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SSRS Stacked Column Charts–Adjust Columns with Different Widths

I thought I’d share my findings on this subject when I was unable to find an example. You can adjust the width of all columns in a chart to the same size by modifying the chart series attribute called PointWidth, which can be found here.

This post will show you how to adjust each column with a different width for a stacked column chart.

Requirement

This was a client request who wanted to use a column chart to identify potential customers, either new or existing for a particular product.

A typical report requirement will read:

  • As a Marketing Analyst, I want to identify the potential for sales of new customers and existing customers following the launch of a new product. So that we can increase overall sales by X amount with a more effective campaign.

An example of the report is below.

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Dataset

The dataset that allows the comparison of Customer Sales Size Percentage against the Customer Segment Size Percentage for a particular product is in the following data table.

ID AgeBand CustomerSalesSizePerc CustomerSizePerc Gender Product

1

U16

60

10

M

X

2

16-24

40

25

M

X

3

25-34

35

35

M

X

4

35-44

15

15

M

X

5

45-60

10

10

M

X

6

60+

2

5

M

X

So for ID=1, 10% of all male customers are in the age band U16. 60% of these males have purchased product X for a given period. And so on.

Reporting Services (RS) – Varying Column Report

In RS create a dataset as above. Add a Stacked Column chart and link the dataset to the chart.

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Click on the edge of the chart to show the Chart Data window. Add the Customer Sales Size Percentage to the value pane and add Age Band to the category group pane and series group pane.

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A category for each age band will be created from U16 to 60+. We must also add age band to the series group to be able to modify the column properties.

Bring up the age band category group properties window. By default “General” will be highlighted in the left pane. Click the fx icon to the right of the label text box. Add the following to the expression window.

  • =Fields!AgeBand.Value & " ( " & Fields!CustomerSizePerc.Value & " % )"

In the left pane highlight “Sorting” and sort by ID. Now bring up the age band series group properties window and also sort by ID.

Lets preview the chart (text has been added to the title, y-axis and x-axis).

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Although we have added the male percentage population to the age band category, it still isn’t evident which of the age bands has a higher or lower population percentage.

Adjust Columns Width

A particular column width can be adjusted using the PixelPointWidth attribute found in the chart series custom attributes.

We adjust the width of a column by specifying it’s width in pixels.

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A switch function is used to specify the column pixel width for each column (age band).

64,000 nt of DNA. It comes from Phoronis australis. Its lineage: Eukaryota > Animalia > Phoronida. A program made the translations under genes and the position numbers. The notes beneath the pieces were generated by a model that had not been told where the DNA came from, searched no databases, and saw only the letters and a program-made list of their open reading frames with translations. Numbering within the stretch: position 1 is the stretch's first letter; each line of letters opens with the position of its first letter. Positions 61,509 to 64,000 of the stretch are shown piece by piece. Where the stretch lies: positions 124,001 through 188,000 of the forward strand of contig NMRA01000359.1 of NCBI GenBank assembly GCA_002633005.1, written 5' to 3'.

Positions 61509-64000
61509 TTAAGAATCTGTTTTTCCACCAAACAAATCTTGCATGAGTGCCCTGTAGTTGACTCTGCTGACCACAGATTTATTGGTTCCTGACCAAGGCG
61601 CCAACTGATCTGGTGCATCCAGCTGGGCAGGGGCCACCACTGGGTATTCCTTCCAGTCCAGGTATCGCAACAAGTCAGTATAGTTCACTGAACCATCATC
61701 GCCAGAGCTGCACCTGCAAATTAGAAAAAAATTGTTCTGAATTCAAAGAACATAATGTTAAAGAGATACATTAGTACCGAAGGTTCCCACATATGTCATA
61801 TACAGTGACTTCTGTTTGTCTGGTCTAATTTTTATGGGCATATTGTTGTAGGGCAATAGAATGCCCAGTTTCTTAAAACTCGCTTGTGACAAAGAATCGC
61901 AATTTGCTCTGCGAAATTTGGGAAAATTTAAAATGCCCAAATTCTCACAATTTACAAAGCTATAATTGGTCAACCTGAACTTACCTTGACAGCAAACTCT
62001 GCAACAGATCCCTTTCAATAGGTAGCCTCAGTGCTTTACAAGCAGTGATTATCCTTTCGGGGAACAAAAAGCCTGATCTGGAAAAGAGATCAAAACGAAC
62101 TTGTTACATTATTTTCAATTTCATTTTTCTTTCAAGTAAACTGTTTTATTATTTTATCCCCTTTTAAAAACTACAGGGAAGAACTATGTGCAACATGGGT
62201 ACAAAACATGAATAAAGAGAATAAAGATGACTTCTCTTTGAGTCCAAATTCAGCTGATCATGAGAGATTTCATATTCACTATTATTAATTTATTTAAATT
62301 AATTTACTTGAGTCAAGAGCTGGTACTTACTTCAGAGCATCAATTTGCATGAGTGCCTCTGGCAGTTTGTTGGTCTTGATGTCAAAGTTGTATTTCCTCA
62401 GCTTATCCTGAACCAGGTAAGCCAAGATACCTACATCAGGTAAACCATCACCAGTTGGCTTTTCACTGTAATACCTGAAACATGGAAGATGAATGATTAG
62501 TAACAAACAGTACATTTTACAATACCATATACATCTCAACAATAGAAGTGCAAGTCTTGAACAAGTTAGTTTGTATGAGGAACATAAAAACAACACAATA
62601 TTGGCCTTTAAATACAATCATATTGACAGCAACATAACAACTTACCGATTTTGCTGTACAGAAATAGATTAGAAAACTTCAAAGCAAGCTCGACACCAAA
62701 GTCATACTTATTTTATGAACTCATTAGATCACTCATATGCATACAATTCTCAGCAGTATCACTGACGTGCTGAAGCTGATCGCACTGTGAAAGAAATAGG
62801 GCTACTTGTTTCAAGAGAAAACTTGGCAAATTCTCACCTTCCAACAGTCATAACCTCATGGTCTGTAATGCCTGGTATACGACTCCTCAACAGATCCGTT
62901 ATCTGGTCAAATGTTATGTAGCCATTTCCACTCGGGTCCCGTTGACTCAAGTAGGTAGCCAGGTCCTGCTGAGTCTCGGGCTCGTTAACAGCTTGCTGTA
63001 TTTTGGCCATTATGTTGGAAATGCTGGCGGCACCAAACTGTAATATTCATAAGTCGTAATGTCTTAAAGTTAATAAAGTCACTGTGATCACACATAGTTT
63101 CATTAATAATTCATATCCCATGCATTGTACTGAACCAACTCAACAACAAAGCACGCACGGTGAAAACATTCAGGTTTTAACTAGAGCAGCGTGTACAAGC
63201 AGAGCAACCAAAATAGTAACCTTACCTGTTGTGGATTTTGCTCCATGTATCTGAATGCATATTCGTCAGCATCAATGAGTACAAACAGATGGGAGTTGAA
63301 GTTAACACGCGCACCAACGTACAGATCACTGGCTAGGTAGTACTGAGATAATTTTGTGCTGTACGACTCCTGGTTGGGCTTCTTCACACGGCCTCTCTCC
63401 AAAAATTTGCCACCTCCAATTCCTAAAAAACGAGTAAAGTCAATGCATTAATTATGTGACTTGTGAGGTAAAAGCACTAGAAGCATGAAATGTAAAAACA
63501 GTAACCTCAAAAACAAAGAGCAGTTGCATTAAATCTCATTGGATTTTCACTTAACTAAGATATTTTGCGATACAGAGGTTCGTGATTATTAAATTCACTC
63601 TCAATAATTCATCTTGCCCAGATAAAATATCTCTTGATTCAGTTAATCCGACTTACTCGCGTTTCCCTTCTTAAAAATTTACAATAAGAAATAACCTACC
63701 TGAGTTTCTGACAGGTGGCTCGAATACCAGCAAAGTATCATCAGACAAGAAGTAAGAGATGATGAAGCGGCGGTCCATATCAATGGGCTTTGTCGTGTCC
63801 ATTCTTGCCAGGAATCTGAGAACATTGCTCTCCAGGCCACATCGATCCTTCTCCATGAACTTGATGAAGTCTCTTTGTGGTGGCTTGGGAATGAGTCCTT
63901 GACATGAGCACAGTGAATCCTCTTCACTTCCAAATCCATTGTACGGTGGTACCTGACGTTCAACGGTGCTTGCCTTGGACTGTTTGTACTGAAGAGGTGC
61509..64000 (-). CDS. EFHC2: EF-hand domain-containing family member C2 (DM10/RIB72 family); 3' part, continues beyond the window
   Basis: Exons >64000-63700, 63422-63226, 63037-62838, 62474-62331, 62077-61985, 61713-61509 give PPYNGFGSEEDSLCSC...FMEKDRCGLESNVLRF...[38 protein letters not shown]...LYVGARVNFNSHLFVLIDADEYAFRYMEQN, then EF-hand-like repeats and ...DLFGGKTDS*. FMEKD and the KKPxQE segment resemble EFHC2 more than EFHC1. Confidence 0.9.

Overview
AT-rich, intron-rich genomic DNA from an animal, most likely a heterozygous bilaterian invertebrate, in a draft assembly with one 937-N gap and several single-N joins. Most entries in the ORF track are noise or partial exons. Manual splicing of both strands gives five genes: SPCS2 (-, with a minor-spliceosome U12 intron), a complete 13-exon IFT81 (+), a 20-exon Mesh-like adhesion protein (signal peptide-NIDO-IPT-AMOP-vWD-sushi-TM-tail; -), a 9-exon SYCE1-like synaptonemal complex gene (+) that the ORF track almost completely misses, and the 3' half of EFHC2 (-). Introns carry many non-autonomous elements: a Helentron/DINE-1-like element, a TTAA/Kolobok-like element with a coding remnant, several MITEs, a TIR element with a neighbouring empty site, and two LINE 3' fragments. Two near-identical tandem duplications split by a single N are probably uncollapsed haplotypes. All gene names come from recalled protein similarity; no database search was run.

The width of a column is measured in pixels. To ensure the columns are in proportion with one another, I have multiplied the customer size percentage by a factor of 2. The column sizes are relative to the size of your chart and therefore need to be calculated correctly. Otherwise you will notice either large gaps between columns or overlapping.

Add the following expression to the PixelPointWidth expression window:

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=Switch(
Fields!Id.Value=1, Fields!CustomerSizePerc.Value*2
,Fields!Id.Value=2, Fields!CustomerSizePerc.Value*2
,Fields!Id.Value=3, Fields!CustomerSizePerc.Value*2
,Fields!Id.Value=4, Fields!CustomerSizePerc.Value*2
,Fields!Id.Value=5, Fields!CustomerSizePerc.Value*2
,Fields!Id.Value=6, Fields!CustomerSizePerc.Value*2)

Lets preview our chart now.

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We can now see there is potential for new customers for the age band U16. There is also potential for existing customers for the age bands 16-24 and 25-34. Less potential for the remaining age bands.

Summary

Hopefully this has shown a very neat and simple solution to compare segmented customer sizes for there uptake of a particular product. More time was spent writing the query to generate the required dataset, then building the chart.

What about a Column Chart?

You might be wondering why I didn’t use a column chart? I did. Although the result was similar it was not aesthetically pleasing. The more I increased the PixelWidthPoint factor the more unpleasant it became.

As we must use age band in both groups of the category and series, the column chart will try and evenly distribute six columns per age band horizontally. You can set the space between bars to zero but this applies to the category level and not the series.

When you try to apply the expression above for the PixelWidthPoint the bars are either overlapping or out of proportion. The column chart example is below.

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